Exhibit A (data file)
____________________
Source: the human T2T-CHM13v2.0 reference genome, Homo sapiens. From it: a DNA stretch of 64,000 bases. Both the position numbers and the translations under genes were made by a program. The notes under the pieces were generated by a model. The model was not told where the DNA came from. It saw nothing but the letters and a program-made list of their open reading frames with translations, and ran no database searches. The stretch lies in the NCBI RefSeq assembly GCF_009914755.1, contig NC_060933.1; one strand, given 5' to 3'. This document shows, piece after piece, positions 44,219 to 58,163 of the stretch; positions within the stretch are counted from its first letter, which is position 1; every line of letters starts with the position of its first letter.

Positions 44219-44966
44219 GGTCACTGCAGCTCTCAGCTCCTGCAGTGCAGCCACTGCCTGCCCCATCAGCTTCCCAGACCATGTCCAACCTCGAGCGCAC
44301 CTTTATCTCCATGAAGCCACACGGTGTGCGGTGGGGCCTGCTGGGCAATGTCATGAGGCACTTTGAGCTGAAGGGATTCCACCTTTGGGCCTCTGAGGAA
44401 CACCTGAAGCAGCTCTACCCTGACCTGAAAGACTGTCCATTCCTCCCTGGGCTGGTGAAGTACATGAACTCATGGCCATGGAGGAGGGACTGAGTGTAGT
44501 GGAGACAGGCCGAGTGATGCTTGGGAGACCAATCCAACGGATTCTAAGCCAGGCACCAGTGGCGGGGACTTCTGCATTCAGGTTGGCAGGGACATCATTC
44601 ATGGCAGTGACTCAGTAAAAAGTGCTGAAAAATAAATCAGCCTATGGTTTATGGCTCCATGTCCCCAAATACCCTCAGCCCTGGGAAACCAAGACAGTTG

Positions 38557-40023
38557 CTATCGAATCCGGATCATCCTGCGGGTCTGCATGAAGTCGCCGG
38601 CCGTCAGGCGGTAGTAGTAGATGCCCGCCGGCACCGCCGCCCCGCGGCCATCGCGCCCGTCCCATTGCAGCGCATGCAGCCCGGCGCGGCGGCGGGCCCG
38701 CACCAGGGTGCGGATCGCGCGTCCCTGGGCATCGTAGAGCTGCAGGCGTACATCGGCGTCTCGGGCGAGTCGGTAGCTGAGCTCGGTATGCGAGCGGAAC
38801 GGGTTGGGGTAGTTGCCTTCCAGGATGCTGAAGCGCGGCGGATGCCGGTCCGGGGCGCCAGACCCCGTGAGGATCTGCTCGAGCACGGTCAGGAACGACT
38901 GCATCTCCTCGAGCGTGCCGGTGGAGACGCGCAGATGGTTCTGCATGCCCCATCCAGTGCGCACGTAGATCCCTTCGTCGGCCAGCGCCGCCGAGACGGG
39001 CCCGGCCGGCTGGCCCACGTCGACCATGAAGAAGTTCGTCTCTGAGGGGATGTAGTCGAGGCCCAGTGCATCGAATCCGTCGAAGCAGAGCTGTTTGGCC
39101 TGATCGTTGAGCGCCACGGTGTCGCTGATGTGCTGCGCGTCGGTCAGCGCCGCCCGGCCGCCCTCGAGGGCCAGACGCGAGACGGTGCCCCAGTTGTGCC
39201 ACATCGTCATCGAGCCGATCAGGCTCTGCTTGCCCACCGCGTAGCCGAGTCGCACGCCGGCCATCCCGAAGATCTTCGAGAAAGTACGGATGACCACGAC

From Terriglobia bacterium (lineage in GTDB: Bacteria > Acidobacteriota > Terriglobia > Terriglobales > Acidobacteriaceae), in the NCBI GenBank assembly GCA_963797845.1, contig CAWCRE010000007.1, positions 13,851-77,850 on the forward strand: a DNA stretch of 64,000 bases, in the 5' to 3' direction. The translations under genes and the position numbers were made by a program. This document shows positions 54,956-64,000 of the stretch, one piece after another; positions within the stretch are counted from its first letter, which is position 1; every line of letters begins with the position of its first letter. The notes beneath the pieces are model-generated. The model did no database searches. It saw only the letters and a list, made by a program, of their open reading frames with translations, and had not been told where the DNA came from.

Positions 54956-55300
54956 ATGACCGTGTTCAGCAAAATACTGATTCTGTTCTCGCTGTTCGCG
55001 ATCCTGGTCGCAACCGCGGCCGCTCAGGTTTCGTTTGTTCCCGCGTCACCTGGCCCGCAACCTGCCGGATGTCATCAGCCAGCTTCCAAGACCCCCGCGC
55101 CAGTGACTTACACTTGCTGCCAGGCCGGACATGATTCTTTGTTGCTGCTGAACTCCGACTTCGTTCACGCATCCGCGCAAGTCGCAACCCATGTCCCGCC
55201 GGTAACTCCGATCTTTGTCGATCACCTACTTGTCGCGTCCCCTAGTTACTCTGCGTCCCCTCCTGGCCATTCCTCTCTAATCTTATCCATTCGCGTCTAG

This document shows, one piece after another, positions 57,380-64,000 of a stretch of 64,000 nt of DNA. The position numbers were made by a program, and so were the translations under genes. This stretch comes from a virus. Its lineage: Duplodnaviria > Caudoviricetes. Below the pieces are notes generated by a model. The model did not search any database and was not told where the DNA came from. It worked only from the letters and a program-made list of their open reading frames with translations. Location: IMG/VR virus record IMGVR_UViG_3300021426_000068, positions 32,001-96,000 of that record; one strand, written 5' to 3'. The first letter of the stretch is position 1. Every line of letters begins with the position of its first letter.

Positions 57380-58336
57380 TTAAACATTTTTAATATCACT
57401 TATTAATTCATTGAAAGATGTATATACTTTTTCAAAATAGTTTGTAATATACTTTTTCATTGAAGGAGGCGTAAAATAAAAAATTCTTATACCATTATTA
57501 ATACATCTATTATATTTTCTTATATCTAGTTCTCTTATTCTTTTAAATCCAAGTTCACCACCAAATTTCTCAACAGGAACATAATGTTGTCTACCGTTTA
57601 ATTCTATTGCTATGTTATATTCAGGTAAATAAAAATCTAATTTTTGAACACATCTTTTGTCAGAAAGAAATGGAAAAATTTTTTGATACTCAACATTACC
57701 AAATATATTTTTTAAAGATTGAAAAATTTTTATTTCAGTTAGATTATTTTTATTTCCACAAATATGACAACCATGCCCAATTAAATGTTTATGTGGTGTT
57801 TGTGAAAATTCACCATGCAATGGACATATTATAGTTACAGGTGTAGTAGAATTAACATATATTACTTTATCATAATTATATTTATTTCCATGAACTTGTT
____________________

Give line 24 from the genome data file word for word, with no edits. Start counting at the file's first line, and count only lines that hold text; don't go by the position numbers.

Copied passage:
Positions 57380-58336